Two changes top the wish lists of regulators, state officials and electric companies tasked by U.S. EPA with cutting greenhouse gas emissions from the power sector: a smoother trajectory for working toward 2030 goals and an escape hatch for any unforeseeable problems. But what exactly those revisions should look like is still up for debate.
EPA’s proposed Clean Power Plan asks states to write their own plans for achieving individual carbon-reduction targets by 2030, but it requires them to show progress toward those levels between 2020 and 2030.
Those interim goals are the most criticized element of the draft rule, and they are the crux of concerns that the rule could cause electric reliability problems. EPA has repeatedly hinted that the interim goals will change, but the agency hasn’t explained what will replace them in a final rule due this summer (Greenwire, Feb. 17).
In a technical conference yesterday on the Clean Power Plan, representatives of reliability coordinators, state environmental agencies and utilities told the Federal Energy Regulatory Commission that the interim timeline must be flexible but enforceable.
And they said any "safety valve" for avoiding reliability problems must be able to address a number of situations but can’t be a free pass for states.
States vs. EPA on interim targets
States advocate for writing their own plans for proving progress, but EPA might have trouble accepting that option.
The utility trade group Edison Electric Institute is working on a specific proposal for what EPA could replace the interim goals with, DTE Energy Co. Chief Executive and EEI representative Gerard Anderson told E&E after a conference panel yesterday (see related story).
"Most states, the vast majority of states simply wanted complete flexibility to define the transition as it suited that state," Anderson said. "It’s not clear that EPA and the administration will go that far."
EPA could also simply move the starting year to 2025, but that wouldn’t give states as much time to work on regional coordination, build power plants, and bulk up pipeline and power line infrastructure.
Anderson told FERC members that 11 states — including Michigan, where DTE operates — would have to achieve 75 percent of reductions by 2020 under the proposed rule. That would be just a couple of years after state compliance plans were approved.
5 ‘flavors’ of reliability insurance
FERC Chairwoman Cheryl LaFleur said testimony from witnesses at the technical conference — a who’s who of the energy world — showed five "flavors" of how to write a reliability safety valve for the Clean Power Plan. LaFleur said there is little precedent for this kind of backstop because the rule is so different from previous regulations, like the Mercury and Air Toxics Standards for power plants.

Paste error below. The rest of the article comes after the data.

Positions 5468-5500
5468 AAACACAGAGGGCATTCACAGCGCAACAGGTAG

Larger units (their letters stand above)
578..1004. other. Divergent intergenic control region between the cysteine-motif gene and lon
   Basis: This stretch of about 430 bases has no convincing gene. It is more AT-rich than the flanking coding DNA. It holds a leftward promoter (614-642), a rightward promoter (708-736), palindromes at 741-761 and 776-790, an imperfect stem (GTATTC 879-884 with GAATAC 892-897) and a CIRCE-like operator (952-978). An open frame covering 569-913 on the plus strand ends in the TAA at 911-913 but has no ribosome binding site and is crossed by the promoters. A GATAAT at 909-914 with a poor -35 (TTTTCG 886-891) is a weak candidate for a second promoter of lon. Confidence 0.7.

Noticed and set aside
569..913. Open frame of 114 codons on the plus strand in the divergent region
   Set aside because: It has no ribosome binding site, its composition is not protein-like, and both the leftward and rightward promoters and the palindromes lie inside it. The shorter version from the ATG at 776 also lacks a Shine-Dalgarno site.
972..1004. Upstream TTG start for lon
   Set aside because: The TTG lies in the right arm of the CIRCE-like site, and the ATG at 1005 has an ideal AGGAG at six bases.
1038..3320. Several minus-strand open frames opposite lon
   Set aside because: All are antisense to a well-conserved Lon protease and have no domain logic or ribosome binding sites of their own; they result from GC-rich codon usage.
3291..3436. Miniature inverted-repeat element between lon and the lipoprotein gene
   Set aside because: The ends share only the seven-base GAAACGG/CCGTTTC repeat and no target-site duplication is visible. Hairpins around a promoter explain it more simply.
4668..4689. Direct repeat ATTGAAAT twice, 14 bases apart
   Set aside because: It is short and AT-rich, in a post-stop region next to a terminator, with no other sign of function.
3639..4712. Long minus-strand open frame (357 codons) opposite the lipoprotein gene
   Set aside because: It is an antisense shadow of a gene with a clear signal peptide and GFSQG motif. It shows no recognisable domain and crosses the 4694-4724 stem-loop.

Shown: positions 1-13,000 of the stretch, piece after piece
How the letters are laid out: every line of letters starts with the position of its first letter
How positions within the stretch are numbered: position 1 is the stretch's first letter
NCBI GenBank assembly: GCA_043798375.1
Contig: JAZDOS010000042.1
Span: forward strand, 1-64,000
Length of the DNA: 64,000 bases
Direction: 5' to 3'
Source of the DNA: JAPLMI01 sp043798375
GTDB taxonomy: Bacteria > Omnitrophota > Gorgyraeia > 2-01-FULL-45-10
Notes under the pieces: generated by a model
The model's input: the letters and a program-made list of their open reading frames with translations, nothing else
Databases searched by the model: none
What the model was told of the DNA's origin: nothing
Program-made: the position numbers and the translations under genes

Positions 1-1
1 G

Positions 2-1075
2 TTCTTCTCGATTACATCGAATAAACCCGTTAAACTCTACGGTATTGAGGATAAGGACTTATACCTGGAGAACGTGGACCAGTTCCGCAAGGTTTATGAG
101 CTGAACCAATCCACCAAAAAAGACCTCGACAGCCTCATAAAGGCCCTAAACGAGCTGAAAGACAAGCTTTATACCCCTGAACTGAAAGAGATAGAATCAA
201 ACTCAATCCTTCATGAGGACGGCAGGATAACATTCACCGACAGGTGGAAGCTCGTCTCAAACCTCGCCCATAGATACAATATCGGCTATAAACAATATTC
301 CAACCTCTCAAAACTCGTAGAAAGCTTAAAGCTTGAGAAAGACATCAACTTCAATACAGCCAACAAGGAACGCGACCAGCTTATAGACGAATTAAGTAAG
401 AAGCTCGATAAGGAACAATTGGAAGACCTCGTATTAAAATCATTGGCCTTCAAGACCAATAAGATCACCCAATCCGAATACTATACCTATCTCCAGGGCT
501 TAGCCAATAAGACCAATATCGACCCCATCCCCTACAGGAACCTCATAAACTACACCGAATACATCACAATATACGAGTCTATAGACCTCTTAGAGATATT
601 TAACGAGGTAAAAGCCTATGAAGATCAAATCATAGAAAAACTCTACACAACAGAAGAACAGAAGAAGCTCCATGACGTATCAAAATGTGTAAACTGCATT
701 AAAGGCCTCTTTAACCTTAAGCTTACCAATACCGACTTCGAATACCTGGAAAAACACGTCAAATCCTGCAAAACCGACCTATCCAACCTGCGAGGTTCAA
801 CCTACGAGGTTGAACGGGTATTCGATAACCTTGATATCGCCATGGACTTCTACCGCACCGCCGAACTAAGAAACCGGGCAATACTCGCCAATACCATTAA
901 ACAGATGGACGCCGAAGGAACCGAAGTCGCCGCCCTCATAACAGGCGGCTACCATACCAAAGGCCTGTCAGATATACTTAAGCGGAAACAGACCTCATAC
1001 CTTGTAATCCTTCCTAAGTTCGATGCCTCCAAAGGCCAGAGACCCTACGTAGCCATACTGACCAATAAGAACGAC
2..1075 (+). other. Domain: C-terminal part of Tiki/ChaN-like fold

"The reliability safety valve that was crafted in MATS was really quite specific … given in mind that [it] applied to specific plants," LaFleur said. "This is just such a different rule because of the breadth and scope and geographic scope of the rule."
LaFleur said the most spelled-out proposal, from the ISO/RTO Council, the association of regional grid operators, suggests allowing states to contact FERC and others when they need more time to work on state implementation plans (SIPs) and explain why they need more time. EPA then would make a final decision.
A second concept LaFleur described would be similar but more dynamic, allowing states that realize late in the game they need more time to request an extension.
Third, some suggested FERC could compare state and regional plans, or "put the map out and put all the SIPs next to each other and find places where they don’t jive," she said. FERC Commissioners Philip Moeller and Tony Clark have advocated for FERC to take this kind of formal role (Greenwire, Feb. 19).
LaFleur also said some wanted an "old-fashioned, dare I say, reliability must-run" backstop. A reliability must-run contract allows plants to stay in operation when they are otherwise due to shut down, in order to avoid power outages.
"We thought we were working toward our SIP, but now we’re not there … so we need an exception for this plant in some way," LaFleur explained.
Finally, some recommended a real-time dispatch option for operators to ask for an exception to violate state plans if they realize carrying them out might cause blackouts.
Planning for the unknown
Craig Glazer, the vice president of federal policy for grid operator PJM Interconnection who was representing the ISO/RTO Council, said all five reliability mechanisms might be necessary.
"Everybody’s for it, but nobody can define it," Glazer said.
States should do the upfront work to avoid reliability problems as best they can, but they also need a backup option if something goes wrong, he added.
"What you’ve described are five tools that can be taken out of the toolbox at different times," Glazer said, adding that "it can’t be a free pass, no one can come in and say I want to exempt my state the next five years because I just don’t want to do this."
Whatever EPA chooses should be written into the rule, not added on later, Glazer added.
Still, Anderson said the truly troubling reliability problems are those that are completely unforeseen.
"Reliability events rarely come from the place you anticipated when you do your plan," Anderson said. "They usually are the confluence of unforgiving environment and some unanticipated or unexpected event. And we are going to be making the environment substantially less forgiving as we work our way through this. It’s just undeniable."
Reporter Rod Kuckro contributed.